Hexo was awesome, an origin story

Imagine running a blog on Drupal… then imagine running that blog on May 21st, 2018. Around that time an automated cryptomining zero-day exploit ran wild across millions of Drupal sites. There is no automated way to upgrade Drupal, so any security patches need to be applied manually. To make matters worse, many of the patches available would not work on versions less than a year old. On top of that, even if you patched Drupal, you could not ascertain the state of your blog without rebuilding it… something I suspect most independent installations are not capable of doing quickly.

Contrast that to this statically rendered node based Hexo page whose security relies entirely on Gitlab’s management of docker, their nginx proxy servers and Cloudflare. At the core of what I manage, there lie only markdown, html and javascript files, which can be rebuilt with the latest dependencies with the click of a button.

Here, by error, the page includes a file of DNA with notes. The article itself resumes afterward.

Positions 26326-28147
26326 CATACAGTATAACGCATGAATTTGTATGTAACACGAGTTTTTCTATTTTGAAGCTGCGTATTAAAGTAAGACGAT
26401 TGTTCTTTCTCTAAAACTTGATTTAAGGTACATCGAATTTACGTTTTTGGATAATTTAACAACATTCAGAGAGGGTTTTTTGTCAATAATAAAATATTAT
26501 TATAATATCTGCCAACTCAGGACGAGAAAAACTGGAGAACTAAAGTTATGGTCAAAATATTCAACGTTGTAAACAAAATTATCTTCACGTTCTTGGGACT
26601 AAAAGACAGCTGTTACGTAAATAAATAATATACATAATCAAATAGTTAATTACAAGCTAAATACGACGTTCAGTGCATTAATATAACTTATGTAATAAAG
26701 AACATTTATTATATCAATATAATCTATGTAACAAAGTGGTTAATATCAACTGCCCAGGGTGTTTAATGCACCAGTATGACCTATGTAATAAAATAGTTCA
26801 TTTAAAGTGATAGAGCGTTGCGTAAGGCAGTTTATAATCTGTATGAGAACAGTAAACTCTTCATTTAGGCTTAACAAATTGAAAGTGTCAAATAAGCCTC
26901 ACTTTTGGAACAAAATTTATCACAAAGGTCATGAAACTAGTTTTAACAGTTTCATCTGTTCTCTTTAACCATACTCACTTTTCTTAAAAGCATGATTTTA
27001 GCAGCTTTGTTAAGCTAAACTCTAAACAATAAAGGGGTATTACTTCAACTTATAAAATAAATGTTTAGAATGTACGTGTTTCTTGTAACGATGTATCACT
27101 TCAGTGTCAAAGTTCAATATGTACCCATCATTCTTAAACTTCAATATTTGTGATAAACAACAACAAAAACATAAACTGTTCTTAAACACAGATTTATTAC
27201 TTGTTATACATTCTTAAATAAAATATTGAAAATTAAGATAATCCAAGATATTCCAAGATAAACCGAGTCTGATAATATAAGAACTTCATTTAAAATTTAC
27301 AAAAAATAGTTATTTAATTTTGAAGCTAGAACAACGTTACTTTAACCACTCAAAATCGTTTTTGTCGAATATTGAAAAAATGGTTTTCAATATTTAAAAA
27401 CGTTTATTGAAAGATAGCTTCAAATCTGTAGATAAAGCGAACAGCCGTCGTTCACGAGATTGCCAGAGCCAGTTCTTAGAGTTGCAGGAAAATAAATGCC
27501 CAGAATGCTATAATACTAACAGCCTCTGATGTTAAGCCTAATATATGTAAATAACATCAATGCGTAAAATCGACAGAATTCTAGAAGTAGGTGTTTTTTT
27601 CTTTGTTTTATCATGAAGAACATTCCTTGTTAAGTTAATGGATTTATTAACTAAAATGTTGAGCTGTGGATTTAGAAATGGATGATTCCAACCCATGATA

I’ve run this blog for over 2 years without ANY changes to the code. It works. It has practically no security concerns of any kind. It’s fast because it’s simple. It’s responsive and supported well by everything from an 8k display to a smartwatch. This is a better starting ground than “smart” dynamic websites. To be clear, I can still do analytics, comments and send things to a database.

That said, Hexo is not the future… real web apps are… and in that front vuepress is leading the charge. Once it matures to the point where adding comments and theming is easy… I’ll consider migrating. I reckon that will take 2 years. This code base will be about 4 years old then, and 5 years is the industry standard for “maintainable” code.

Until then, this site will still be up, for a total expense of $12 a year, including exclusively, the cost of the domain.